A much less pleasant criticism, and one reverberating throughout the community, is the role that virtual currency has in development of your player. Do you think that repeatedly playing games, and practicing, will make your player better? Ha! Well, okay, it does; very, very slowly. It’s a bit of a grind, as is earning a decent amount of in-game cash, with which you can strengthen your player. You see where this is going, right?
The game logic seems a little messed up, too. My character, Bobby Lasagna (yes, I named him), got picked up by his favourite team, Orlando Magic. We lost our first few games, and my performance was criticised. Something I might have been able to accept had I not been kept on the bench for the entirety of both matches. Was my posture on the bench slightly off? Did my taut backside leave dents in the wood?
Elsewhere we have MyTeam. Create your dream team lineup for both offline and online play! Sounds great, right? It sorta is, but you can only get players and contract extensions from the publisher’s friend Player Packs. Needless to say, contents are randomised, and those packs ain’t free. You can earn packs, and the currency to buy them; but if you haven’t shelled out the big bucks for a pre-order edition with a stack of currency, or bought some currency separately, you’re going to need a hell of a lot of luck to get the team you want in a hurry. That said, you can draw random players for free to take online and win packs, a great idea that’s a lot of fun.
In more general terms, play is (mostly) great. Dunks never fail to be satisfying, a speedy counter will put a grin on your face, and a successful alley-oop makes you feel like a basketball god (while a failed one is unerringly hilarious). When on the defensive, you quickly learn that fouls are very easily drawn, with careful observation and timing needed for a successful steal. Shooting, however – especially three point shooting – is, as the young people of today might say, something of a dumpster fire.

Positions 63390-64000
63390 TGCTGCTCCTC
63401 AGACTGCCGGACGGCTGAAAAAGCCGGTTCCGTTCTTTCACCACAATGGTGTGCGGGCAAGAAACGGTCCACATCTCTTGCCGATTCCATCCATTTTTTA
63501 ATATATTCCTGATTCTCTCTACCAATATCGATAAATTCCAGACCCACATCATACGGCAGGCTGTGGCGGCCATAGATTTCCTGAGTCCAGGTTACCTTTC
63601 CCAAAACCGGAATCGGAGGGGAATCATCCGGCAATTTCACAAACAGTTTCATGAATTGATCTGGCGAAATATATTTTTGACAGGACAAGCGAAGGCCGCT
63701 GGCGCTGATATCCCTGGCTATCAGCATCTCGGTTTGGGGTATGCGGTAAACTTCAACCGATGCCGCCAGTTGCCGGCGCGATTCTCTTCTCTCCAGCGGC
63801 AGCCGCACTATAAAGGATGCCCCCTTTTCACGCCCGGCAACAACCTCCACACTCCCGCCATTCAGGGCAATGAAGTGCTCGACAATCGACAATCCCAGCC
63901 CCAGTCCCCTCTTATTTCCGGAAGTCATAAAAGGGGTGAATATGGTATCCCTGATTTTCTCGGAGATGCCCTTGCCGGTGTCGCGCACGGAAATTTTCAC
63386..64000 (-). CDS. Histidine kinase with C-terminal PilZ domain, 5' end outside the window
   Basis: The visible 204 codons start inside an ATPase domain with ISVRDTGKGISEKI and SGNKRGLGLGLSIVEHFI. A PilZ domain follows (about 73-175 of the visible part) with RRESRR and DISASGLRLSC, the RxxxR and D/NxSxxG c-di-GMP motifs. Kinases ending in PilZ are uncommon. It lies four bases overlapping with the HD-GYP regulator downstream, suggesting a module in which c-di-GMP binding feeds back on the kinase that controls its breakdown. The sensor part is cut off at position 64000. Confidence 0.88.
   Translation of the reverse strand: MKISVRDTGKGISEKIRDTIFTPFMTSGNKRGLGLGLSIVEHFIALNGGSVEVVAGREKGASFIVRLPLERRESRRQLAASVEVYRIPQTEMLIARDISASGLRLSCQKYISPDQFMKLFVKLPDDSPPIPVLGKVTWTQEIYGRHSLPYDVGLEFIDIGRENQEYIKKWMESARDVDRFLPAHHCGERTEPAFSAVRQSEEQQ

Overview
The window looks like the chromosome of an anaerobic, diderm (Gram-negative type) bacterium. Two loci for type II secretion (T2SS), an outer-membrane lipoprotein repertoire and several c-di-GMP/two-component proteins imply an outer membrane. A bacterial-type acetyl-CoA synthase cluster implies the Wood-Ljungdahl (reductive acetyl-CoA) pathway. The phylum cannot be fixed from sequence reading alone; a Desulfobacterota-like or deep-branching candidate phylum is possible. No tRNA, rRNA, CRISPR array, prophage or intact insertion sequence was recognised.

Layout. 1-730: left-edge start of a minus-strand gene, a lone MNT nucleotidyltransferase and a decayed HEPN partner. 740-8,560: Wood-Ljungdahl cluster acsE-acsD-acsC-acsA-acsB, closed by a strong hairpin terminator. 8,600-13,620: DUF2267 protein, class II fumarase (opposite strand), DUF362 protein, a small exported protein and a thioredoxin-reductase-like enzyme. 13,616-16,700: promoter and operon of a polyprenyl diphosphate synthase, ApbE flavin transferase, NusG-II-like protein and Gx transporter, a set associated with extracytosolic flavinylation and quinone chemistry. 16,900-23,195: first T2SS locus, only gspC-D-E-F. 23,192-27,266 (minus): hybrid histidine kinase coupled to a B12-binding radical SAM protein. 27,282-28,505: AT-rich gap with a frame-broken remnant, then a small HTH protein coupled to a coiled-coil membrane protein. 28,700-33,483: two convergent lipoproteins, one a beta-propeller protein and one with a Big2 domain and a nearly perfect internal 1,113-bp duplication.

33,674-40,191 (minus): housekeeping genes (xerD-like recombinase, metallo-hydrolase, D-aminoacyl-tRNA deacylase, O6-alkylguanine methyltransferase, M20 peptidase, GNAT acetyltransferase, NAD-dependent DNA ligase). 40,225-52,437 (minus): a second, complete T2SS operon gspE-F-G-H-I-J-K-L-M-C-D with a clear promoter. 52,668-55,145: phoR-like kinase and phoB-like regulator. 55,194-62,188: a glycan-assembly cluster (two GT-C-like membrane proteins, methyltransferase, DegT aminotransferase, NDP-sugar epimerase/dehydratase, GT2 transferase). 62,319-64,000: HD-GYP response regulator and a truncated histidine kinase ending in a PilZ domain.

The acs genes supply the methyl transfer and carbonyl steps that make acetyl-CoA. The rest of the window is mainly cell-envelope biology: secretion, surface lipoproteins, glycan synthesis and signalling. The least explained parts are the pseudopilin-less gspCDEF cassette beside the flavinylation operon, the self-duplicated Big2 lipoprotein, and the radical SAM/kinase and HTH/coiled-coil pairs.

I’m pretty sure 2K have snuck in a minor fix in one of the many updates issued since release, but we still have a problem here. Each player’s stats have been carefully calculated so, for example, one might be great at slam dunks but a bit rubbish at three-pointers; fine. Your chances of success when shooting are ostensibly dictated by how well you time the release, and how open the shot is (i.e. how successfully you’re being harassed/blocked). Also fine. However, the reality is that no matter who has the ball, if they’re being controlled by a human then their chances of success with a less than perfect release always appears to be less than 50%. Particularly frustrating when up against AI, this is a needlessly ugly fly in the otherwise smooth and soothing ointment.
What’s the bottom line? A mostly great basketball game but, despite repeated patching, it still needs a little work.
Review by the one and only Luke Kemp and thanks to Xbox for the review code!